Cycle of the WerewolfCycle of the Werewolf (Silver Bullet) — Stephen King

Cycle of the Werewolf is the novella, and Silver Bullet is the movie. Again, I saw the movie first and then read the novella a year or two later. I think I was in my early teens (maybe younger) when I saw the movie. I’m not going to go into the whole story here, but I was at a friend’s house, her older brother and his friend rented the movie, and we all sat down to watch it (a.k.a. he didn’t give us much choice). My friend and I were freaked out for the rest of the night (I’m pretty sure it was a full moon) and we didn’t get much sleep. Her older brother didn’t help matters when he came in through her bedroom window in the middle of the night and scared the crap out of us. I read the book a year or two later to see if the book would terrify me as much as the movie did. Uh huh. I am 35 years old and I am still scared silly by the idea of werewolves. I don’t like full moons and a sizable portion of my nightmares are about that scary, hairy beast. And why oh why did it have to be the reverend?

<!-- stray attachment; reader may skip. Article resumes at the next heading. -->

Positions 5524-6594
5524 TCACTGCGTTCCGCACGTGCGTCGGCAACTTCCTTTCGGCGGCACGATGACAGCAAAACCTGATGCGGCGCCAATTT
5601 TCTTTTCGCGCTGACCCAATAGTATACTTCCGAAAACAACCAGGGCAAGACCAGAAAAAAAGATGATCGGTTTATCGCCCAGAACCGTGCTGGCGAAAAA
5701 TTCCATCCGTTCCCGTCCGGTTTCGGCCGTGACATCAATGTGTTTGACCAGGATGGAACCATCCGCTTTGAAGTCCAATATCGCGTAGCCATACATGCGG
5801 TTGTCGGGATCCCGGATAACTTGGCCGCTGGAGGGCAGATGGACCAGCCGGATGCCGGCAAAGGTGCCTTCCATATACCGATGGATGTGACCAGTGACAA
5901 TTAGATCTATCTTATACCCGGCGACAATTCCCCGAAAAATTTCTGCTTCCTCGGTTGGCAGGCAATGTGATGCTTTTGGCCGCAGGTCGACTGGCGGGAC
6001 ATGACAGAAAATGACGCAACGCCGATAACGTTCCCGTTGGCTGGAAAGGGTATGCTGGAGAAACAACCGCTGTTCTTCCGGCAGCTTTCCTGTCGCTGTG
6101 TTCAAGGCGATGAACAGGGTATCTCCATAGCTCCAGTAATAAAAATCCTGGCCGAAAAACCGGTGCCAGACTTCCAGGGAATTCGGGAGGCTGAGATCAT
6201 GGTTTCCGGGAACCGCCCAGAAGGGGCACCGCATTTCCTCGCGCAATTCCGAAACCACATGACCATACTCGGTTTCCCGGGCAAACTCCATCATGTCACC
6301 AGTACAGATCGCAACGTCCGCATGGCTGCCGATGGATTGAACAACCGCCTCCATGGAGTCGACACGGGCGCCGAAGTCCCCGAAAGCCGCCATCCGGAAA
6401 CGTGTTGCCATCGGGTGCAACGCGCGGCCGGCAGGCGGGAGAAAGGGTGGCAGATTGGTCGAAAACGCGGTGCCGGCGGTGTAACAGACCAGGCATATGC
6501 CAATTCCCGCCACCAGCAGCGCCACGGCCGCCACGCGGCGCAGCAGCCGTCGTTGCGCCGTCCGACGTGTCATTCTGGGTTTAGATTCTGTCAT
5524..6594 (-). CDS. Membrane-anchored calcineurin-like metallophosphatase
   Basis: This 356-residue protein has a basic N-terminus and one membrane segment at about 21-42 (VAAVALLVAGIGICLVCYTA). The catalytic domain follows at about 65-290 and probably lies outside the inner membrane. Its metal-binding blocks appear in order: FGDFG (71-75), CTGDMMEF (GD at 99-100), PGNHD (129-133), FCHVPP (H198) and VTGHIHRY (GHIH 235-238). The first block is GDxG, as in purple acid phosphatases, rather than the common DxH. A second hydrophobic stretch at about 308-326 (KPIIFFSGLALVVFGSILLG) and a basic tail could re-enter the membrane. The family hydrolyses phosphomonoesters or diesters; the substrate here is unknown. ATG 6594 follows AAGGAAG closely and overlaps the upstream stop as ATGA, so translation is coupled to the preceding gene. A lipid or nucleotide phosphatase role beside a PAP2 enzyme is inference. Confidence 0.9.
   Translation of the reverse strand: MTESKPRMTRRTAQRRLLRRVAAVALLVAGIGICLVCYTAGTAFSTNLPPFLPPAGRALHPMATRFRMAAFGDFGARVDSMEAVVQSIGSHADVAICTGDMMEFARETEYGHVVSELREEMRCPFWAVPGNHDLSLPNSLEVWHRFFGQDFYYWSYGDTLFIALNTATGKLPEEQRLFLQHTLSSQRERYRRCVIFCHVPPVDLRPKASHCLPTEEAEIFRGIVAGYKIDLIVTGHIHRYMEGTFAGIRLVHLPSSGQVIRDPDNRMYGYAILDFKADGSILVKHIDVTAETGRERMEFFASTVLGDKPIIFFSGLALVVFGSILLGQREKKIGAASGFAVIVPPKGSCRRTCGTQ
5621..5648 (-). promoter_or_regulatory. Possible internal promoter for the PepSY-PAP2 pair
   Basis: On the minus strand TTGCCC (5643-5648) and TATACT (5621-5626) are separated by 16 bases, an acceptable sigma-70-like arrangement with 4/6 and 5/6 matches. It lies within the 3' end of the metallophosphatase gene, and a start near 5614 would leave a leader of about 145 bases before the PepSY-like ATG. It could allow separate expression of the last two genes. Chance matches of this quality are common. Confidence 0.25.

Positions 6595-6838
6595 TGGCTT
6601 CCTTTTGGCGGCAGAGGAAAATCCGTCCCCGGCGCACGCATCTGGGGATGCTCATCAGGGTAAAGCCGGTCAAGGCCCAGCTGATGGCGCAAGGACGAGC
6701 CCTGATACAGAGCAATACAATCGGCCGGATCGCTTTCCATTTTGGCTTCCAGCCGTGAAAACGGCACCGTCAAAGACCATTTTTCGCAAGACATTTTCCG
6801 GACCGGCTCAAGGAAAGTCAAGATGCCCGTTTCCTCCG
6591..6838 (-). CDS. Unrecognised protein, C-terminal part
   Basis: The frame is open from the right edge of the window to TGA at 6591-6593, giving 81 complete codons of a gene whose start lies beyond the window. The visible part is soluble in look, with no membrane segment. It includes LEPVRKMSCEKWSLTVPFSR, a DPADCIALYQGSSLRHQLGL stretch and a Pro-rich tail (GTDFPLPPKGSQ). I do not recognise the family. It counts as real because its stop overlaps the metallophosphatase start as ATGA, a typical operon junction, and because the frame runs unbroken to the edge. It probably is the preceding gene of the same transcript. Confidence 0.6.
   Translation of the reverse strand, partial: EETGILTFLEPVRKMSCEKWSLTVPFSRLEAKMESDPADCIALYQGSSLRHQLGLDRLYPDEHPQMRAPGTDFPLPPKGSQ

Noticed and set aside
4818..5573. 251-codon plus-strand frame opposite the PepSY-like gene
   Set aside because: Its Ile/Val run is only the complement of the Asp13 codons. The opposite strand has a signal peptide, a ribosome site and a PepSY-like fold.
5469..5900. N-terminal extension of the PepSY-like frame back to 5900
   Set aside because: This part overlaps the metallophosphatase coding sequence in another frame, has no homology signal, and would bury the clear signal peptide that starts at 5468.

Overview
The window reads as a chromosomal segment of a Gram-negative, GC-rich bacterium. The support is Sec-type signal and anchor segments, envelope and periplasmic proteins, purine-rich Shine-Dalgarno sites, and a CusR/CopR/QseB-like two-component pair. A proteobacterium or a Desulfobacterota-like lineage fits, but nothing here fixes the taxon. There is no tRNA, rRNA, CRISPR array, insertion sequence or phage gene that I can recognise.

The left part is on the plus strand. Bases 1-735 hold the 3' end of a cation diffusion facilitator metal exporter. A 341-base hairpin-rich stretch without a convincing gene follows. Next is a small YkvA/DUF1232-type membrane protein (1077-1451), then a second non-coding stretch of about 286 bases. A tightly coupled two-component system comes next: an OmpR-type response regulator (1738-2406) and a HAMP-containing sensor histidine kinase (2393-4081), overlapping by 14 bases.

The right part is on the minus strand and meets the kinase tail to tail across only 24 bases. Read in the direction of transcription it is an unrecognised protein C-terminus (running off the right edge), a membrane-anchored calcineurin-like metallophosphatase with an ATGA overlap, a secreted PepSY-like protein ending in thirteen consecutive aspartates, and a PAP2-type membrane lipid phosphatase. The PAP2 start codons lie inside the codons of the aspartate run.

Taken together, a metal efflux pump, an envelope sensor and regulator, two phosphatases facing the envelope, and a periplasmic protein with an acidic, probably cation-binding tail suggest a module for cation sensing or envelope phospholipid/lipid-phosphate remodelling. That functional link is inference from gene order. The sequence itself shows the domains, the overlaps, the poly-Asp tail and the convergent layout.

Pet SemataryPet Sematary — Stephen King

This time, I actually read the book first and then I freaked myself out more by watching the movie. The book was bad enough because we always buried our pets in the woods behind our house (we lived out in the country where you can still do that kind of thing). After reading the book, I started to freak myself out at night wondering if one of our cats or dogs would come wandering back to the house, looking for a little more attention…or maybe to rip us apart because they were zombies and that’s what zombies do. The part about the little boy was pretty gross, too, but it just made me sad more than anything. Then I watched the movie. I was not prepared for how scary and evil that little boy was going to be on a television screen. I cannot watch kids in roles like that–kids are supposed to be innocent and pure and cute. And sometimes I still wonder if my long, lost pets are going to come back to visit me. Scarred. For. Life.

Night Shift“Children of the Corn” — Stephen King